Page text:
This happened 75 years ago, on January 20, 1942. Fifteen Nazi leaders met for an hour and a half in a chalet in Wansee, outside Berlin, and drafted the protocols that served to develop what was christened as a final solution , A subterfuge to avoid its real name: the Holocaust. Thousands of Jews went to Spain fleeing the extermination, and some settled down in Barcelona, undertaking a new life and adding vitality to a city depleted by the Civil War. They are the stories of people like Bernard Hilda, Kurt Kauf or Artur Kaps.
Those who gathered in Wansee were ministers of the Third Reich, responsible for the security apparatus and Nazi party jigsaw, led by an infamous character named Reinhard Heydrich. In 90 minutes, those fifteen criminals determined that 11 million Jews should be eliminated from the occupied territories. That day, every minute of his time amounted to 122,222 lives. The Holocaust was an irreparable loss of diversity and multiculturalism for the nations under the boot of the Third Reich, but what was a disgrace for some, were new airs for others. It does not stop being paradoxical that many Jews fled of the Nazism and looked for shelter in a dictatorship of fascist ideology like the Spanish, but it was. The scholars of the subject indicate that about ten thousand passed through Catalonia, mainly from Germany, Austria, Poland and Czechoslovakia; And a heterogeneous group settled in Barcelona, where they stood out in the business field, and especially in the artistic one.
In fact, the exodus towards Spain had begun before Wansee: it began in 1933, with the arrival of Hitler to the power and the antisemitic laws. The experts define two stages in this process. The one that goes from this moment to 1939 and the one that includes World War II.
It is in this first phase when a young doctor in law (his diploma signed by Heidegger) of 25 years, Kurt Kauf is installed in Barcelona. He was already on the list of people who were going to enter the judiciary, but anti-Semitic laws prevented it. Here he got the representation of the Adler sewing machines. He opened an office in Canuda Street, 45. He finally abandoned the laws and prospered in this business, which continued his family.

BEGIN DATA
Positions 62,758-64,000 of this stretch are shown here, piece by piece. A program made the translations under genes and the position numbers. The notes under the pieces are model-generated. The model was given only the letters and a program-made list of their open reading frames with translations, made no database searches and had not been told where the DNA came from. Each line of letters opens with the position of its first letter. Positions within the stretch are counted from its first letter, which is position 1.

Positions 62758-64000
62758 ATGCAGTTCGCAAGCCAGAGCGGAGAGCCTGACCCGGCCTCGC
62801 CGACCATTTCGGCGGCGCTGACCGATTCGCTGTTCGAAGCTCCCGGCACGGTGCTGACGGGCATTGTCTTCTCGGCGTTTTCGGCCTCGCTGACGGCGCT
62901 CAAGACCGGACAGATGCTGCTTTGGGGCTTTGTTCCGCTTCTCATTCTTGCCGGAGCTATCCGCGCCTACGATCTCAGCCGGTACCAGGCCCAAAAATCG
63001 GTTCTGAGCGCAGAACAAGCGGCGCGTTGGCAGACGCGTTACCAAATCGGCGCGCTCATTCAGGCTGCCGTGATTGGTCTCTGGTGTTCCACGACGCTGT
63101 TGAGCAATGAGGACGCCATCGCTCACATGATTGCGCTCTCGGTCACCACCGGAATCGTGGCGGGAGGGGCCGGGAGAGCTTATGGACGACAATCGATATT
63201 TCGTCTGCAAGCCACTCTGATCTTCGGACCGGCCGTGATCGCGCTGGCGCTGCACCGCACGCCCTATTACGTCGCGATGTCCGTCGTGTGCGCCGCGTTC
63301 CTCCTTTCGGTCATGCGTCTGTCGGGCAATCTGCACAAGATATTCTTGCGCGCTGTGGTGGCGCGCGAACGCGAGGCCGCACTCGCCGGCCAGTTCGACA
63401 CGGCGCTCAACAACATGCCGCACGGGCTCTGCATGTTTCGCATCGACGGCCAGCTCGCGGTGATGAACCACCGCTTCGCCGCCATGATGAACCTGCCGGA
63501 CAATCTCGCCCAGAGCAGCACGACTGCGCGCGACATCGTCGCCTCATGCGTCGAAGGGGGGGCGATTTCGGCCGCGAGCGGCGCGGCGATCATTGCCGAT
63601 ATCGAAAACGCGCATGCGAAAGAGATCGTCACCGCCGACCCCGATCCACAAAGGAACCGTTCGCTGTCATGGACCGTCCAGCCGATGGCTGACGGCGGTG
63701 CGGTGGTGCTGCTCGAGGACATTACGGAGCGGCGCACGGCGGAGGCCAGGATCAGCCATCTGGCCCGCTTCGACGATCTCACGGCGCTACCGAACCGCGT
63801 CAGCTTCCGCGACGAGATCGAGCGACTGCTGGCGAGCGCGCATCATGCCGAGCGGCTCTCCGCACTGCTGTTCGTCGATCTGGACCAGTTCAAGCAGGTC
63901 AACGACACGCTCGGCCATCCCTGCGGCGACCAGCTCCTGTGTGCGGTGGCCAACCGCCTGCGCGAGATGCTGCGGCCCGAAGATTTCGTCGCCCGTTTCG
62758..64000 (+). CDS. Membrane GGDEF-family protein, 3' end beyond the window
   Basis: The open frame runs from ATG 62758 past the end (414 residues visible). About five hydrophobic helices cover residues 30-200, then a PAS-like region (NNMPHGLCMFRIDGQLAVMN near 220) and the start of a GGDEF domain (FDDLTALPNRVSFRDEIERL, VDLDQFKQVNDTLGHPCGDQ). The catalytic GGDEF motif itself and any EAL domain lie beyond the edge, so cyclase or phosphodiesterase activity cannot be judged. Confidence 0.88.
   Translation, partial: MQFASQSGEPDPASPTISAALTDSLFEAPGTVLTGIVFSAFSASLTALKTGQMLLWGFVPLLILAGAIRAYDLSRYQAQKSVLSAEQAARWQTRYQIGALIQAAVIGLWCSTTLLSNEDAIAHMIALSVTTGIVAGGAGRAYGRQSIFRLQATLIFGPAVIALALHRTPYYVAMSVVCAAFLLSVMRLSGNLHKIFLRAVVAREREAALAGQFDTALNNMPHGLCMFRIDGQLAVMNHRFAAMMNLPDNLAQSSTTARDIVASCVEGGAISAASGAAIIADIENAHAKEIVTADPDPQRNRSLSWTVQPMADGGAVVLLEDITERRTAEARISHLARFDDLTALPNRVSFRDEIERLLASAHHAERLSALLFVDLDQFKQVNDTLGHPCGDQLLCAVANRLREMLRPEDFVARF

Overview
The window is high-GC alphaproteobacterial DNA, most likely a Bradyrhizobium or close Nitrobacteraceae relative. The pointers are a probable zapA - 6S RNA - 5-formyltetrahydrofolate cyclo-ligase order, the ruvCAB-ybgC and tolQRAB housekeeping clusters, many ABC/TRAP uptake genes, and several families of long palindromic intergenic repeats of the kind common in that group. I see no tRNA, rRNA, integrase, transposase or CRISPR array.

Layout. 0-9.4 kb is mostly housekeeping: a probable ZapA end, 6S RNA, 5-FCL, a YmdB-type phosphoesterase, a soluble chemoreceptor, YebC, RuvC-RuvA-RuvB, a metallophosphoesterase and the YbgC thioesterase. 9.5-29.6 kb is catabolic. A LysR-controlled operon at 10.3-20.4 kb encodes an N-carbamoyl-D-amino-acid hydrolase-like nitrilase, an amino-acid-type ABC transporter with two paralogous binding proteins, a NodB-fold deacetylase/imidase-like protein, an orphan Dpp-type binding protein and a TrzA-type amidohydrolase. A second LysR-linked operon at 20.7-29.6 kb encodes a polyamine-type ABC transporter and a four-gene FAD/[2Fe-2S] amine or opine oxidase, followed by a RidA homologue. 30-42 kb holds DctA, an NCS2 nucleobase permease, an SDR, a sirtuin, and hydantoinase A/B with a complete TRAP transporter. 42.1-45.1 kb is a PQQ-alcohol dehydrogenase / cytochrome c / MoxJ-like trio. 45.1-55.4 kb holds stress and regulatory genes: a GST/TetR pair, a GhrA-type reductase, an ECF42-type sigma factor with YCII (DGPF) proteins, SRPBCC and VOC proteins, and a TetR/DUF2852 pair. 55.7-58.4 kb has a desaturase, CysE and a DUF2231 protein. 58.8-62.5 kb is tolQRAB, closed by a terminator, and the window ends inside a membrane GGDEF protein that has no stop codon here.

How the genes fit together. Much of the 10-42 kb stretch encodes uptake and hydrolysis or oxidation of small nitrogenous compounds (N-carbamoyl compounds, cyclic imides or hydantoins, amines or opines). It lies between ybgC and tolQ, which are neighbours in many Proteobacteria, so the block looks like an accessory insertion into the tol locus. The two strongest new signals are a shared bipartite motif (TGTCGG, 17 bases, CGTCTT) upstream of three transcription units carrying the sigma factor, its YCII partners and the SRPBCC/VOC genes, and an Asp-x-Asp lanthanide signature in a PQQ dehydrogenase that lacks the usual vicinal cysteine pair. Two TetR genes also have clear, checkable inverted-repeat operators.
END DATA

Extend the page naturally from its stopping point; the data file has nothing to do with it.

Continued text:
David Oliver made a fortune in the world of cinema: in Berlin he had exhibition halls, producers and distributors, but in August 1933 also escaped to Barcelona, where he founded with another group of Catalan partners Ibérica Films, who had a notable success with The production of the film Doña Francisquita, on the zarzuela of the teacher Vives. He ended up going to Hollywood and his company languished.
But Spain was not a paradise for most of those exiles. Many of them were more humble and had their origin in the world of the textile, like tailors or representatives of fabrics. They arrived without knowing anybody and they slept in the chairs of the Rambla, huddled next to each other, so that the popular street received the nickname among the refugees of hotel Catalonia. Another of the points where they landed was a pension located at number 6 of Modolell Street, Villa Elna; Center of passage for those who fled. The Civil War prompted many to embark on the road again to America, England, or Palestine, and collaboration between Spain and Germany caused detentions and temporary internment in concentration camps, although the flow continued after the invasion of Poland, fueled by the networks of Evasion and the ambivalent position of the Franco regime on the Jewish question. Most were in transit, looking for a third country where to settle.
In this second period came to Barcelona artists who did here career, as Bernard Hilda. His real name was Levitzki and his Russian origin. He was a well-known musician who fled from Paris in 1942, arrived in Cannes and from there went to Barcelona. At the head of his orchestra, plagued by Jewish musicians, he starred on the nights of the 1940s at the Ritz Grill and La Rosaleda. It was enormously popular and, while sweetening the evenings, spied for the allies.
When thousands of Jews were also in 1942 Artur Kaps arrived in Barcelona with his theatrical company Los Vieneses. The war caught him in his native Austria, and there he went to Italy, where he came to Spain, according to people who knew them. The Vienans, all Jews, contributed glamur to the magazine and took possession of Paral·lel. In 1959, Kaps entered the newly created Spanish Television, and together with their compatriots Franz Joham and Herta Frankel (with their famous pupil Marilyn) they developed programs like Friends of the Monday or Saturday Night. He was a pusher of television and had much to do in the successes of Spanish of Eurovision like the, the, the,.
In 1942, fifteen hitmen of Adolf Hitler gathered at Wansee to outline a plan with which to eliminate eleven million Jews.
The consequences of what they did are irreparable, but there was no final solution and Barcelona benefited from it.